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Travelling in Mexico
Søren Mexico's Blog

Syndication

Today I left Mexico city to go to Xalapa government city of the state Vera Cruz, Left Mex. city at 6:00 am, to avoid the morning rush hours, the road to Xalapa has improved the last 10 years, you can now drive on good motorways all the way, some 300 Km, getting out of Mexico city, we start going up in the mountains, Mexico city is at 2,500 meters above sea level, and we go up to 3,500 meters before it start going down again.

The route we are following is nearly the same as Herman Cortes used 1519, I think, only he came in where we are going out, we will be traveling for about 3 hours, Cortes was walking and a little on horse back, he took about 2 months.

From the road going up in the mountains we get a good sight of the active volcano, Popocatepetl, today Popo has snow on the top, so has the surrounding mountain tops. Popo is 5400 Meter high, the locals living around there call him, Old Grandfather, Popo spits out some ashes and rumble a little a couple of times a year.

Going down to the foot of the mountain range, we reach Puebla, the saying goes that Puebla has more churches than inhabitants, going in to the center you will find a church on nearly each street corner.

As I know the new Motorway to Xalapa, has nearly no gas stations, I check the fuel gauge to make sure I can go some 200 Kms more. The poad from Puebla to Xalapa goes over plains where farms are at work, As it is a pay road, there is not too much trafic, and there are, depending of the time of year, some beautiful sights to see, some 35 Kms before Xalapa we come to Perote, Perote is a farmer town and around Perote you will find some of biggest pork farms and industries in Mexico. This pork farming has a history. During world war II, some German warships was arrested in the port of Vera Cruz, the crew from the ships, was send to Perote, after a short time where the Perote people got used to, and got to know the Germans, they found out that there were a lot of farmers between the German marines, so instead of keeping them in a camp, they were send out to the farms to help there. As the Germans saw the possibilities in this amazing farmland, they started the pork farming in serious there, before that the farmers grew the, for Mexicans, normal corn and beans crop. Porks was something they used for the household, more common was beef cows, which used the big grass plains for food, the Germans turned that around and used the grass lands to grow pork food, mostly corn,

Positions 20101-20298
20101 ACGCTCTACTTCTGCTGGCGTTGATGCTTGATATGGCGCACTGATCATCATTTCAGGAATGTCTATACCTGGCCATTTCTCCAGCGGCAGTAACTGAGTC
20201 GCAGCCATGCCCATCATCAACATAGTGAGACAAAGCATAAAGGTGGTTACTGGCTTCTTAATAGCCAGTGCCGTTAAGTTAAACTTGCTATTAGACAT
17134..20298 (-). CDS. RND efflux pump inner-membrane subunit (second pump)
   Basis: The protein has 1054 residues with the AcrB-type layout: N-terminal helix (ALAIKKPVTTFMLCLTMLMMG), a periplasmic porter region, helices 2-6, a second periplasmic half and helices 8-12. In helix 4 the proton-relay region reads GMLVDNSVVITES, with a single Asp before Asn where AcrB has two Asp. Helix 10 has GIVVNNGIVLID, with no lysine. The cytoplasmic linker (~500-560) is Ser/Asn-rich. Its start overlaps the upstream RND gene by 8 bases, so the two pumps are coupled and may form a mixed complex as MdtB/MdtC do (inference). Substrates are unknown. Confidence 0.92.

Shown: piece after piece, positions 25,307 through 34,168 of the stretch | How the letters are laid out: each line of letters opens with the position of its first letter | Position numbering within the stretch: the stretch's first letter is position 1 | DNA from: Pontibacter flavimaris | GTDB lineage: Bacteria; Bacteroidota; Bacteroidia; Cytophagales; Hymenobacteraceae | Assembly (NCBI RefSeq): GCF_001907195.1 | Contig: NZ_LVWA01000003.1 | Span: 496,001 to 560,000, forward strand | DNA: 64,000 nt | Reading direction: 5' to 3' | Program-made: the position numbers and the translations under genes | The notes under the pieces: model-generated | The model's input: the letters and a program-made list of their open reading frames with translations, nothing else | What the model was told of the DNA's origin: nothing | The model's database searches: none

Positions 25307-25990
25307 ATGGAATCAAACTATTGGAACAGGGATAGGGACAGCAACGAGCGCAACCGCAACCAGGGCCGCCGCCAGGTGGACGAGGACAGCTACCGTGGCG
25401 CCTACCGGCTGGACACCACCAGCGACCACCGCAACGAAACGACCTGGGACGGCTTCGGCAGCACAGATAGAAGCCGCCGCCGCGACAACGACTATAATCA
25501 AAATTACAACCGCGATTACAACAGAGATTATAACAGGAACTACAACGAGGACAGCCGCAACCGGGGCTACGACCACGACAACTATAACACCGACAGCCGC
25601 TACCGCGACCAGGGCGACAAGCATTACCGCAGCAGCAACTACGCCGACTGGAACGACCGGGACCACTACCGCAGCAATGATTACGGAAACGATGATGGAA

In Perote today you will see the heritage of the Germans, a lot of the Germans stayed there after the war, so German names are common in Perote, and you will see some blond blue eyed children running around.

On the main street in Perote you will find a lot of shops, like German butcher shops, selling cold cuts, hams, pork roast and of course the wonderful German sausages. I always make a stop there on my way back to store up some of the items, the hams they make there are a gift from heaven.

The last 35 Km to Xalapa is again through mountains, coming into Xalapa is not a pretty sight, dirty and bad roads everywhere in the city, but they have a beautiful University, situated in a lush wooden area with a couple of clean lakes in it, our hotel is just a few steps away from there, so a walk in the park is an obligation.

Again in Xalapa, you find the footprints of Herman Cortes, he came through here on his way to Mexico city, they had to stay here to recover from the journey through the swamps around Vera Cruz.

Traveling in Mexico is easy today, 20 years ago there were bad roads, insecure and no service along them.

This has absolutely nothing to do with B&O, but I have to do something in the evening, alone in my hotel room.       


Posted Mon, Mar 18 2013 5:54 PM by Søren Mexico

Comments

John Francis wrote re: Travelling in Mexico
on Mon, Apr 22 2013 5:36 AM

Hello Soren,

I have just now read this and what a wonderful thing to share, maybe not B&O related regarding equipment but definitely in regard to getting to know Soren the person that has a passion for B&O.  I love to travel so appreciated reading this, it made me feel like I would have liked to have been there with you. Thanks.

John